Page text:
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Showing: 31-38 results of 38

THE GOLDEN RULE Do not do unto others as you would that they should do unto you. Their tastes may not be the same. Never resist temptation: prove all things: hold fast that which is good. Do not love your neighbor as yourself. If you are on good terms with yourself it is an impertinence: if on bad, an injury. The golden rule is that there are no golden rules. IDOLATRY The art of government is the organization of idolatry. The bureaucracy... more...

THE REVOLT AGAINST MARRIAGE There is no subject on which more dangerous nonsense is talked and thought than marriage. If the mischief stopped at talking and thinking it would be bad enough; but it goes further, into disastrous anarchical action. Because our marriage law is inhuman and unreasonable to the point of downright abomination, the bolder and more rebellious spirits form illicit unions, defiantly sending cards round to their friends... more...

INDUCTION The end of a saloon in an old-fashioned country house (Florence Towers, the property of Count O'Dowda) has been curtained off to form a stage for a private theatrical performance. A footman in grandiose Spanish livery enters before the curtain, on its O.P. side. FOOTMAN. [announcing] Mr Cecil Savoyard. [Cecil Savoyard comes in: a middle-aged man in evening dress and a fur-lined overcoat. He is surprised to find nobody to receive him.... more...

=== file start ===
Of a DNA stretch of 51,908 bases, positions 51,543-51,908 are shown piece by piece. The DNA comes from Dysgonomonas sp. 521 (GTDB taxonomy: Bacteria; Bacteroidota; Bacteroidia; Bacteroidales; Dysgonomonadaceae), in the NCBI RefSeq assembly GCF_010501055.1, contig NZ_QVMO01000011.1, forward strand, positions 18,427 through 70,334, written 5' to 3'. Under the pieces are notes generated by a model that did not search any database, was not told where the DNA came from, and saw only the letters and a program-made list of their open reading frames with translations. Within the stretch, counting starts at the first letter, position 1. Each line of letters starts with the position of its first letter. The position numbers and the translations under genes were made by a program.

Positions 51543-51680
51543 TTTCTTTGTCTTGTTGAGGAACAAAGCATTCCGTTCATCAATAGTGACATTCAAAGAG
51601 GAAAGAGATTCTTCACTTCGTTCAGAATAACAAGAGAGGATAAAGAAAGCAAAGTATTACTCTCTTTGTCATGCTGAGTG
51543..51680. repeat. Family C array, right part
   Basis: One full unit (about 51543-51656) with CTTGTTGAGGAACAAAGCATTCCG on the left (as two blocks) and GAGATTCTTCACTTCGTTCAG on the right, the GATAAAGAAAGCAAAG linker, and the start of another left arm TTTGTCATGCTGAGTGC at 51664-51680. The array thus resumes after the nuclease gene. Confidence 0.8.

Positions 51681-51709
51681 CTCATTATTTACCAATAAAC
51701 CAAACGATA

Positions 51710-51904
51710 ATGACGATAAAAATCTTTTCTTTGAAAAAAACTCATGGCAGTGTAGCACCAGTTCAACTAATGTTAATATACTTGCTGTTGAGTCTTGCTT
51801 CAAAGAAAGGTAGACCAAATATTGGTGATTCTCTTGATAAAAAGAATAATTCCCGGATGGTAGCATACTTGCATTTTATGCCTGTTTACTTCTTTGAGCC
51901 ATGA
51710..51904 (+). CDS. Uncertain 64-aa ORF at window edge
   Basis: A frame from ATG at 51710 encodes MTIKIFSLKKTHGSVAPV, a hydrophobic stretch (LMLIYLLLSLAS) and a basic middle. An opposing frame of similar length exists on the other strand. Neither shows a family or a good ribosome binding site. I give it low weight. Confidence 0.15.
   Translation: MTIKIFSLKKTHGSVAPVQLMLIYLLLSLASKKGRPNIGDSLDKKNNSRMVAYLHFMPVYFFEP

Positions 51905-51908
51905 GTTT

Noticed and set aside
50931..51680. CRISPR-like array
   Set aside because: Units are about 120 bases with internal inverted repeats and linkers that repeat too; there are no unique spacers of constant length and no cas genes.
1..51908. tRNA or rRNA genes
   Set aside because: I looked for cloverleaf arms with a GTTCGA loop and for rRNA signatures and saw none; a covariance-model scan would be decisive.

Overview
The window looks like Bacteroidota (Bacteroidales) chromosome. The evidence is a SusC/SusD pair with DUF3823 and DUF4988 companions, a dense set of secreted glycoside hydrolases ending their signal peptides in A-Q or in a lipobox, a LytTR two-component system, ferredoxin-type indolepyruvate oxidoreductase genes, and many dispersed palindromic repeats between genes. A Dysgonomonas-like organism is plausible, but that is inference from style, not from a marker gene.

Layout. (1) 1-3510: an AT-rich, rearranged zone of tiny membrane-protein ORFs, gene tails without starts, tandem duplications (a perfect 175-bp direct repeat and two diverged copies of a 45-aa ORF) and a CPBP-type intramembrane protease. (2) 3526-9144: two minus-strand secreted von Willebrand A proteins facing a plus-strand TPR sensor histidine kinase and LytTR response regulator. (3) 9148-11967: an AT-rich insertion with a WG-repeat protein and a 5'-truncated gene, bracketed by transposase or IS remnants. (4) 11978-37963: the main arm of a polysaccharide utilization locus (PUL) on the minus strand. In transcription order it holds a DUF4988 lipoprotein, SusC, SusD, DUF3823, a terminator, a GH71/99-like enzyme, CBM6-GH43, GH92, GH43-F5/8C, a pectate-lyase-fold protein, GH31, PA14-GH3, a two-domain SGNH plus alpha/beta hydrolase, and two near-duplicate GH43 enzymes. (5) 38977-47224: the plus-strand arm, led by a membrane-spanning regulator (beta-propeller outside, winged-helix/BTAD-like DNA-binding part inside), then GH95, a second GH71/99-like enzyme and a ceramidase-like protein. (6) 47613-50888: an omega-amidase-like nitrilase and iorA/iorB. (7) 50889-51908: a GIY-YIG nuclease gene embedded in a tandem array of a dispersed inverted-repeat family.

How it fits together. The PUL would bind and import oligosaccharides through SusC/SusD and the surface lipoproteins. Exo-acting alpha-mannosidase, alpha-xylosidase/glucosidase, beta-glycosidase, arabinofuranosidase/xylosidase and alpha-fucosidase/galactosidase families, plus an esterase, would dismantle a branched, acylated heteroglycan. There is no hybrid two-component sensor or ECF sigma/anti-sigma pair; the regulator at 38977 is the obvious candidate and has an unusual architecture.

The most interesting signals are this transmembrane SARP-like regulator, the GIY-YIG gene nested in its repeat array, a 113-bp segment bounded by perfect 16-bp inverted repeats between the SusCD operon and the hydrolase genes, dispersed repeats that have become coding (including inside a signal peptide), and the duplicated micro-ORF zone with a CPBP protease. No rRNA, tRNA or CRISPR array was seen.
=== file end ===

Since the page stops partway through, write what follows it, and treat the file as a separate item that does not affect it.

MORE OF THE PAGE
How the Play came to be Written I had better explain why, in this little piece d'occasion, written for a performance in aid of the funds of the project for establishing a National Theatre as a memorial to Shakespear, I have identified the Dark Lady with Mistress Mary Fitton. First, let me say that I do not contend that the Dark Lady was Mary Fitton, because when the case in Mary's favor (or against her, if you please to consider that the Dark... more...

I Moncrief House, Panley Common. Scholastic establishment for the sons of gentlemen, etc. Panley Common, viewed from the back windows of Moncrief House, is a tract of grass, furze and rushes, stretching away to the western horizon. One wet spring afternoon the sky was full of broken clouds, and the common was swept by their shadows, between which patches of green and yellow gorse were bright in the broken sunlight. The hills to the northward... more...


BERNARD SHAW N.B. The Euripidean verses in the second act of Major Barbara are not by me, or even directly by Euripides. They are by Professor Gilbert Murray, whose English version of The Baccha; came into our dramatic literature with all the impulsive power of an original work shortly before Major Barbara was begun. The play, indeed, stands indebted to him in more ways than one. G. B. S. Before dealing with the deeper aspects of Major... more...

WHY NOT GIVE CHRISTIANITY A TRIAL? The question seems a hopeless one after 2000 years of resolute adherence to the old cry of "Not this man, but Barabbas." Yet it is beginning to look as if Barabbas was a failure, in spite of his strong right hand, his victories, his empires, his millions of money, and his moralities and churches and political constitutions. "This man" has not been a failure yet; for nobody has ever been sane enough to try his... more...

CHAPTER I In the dusk of an October evening, a sensible looking woman of forty came out through an oaken door to a broad landing on the first floor of an old English country-house. A braid of her hair had fallen forward as if she had been stooping over book or pen; and she stood for a moment to smooth it, and to gaze contemplatively—not in the least sentimentally—through the tall, narrow window. The sun was setting, but its glories... more...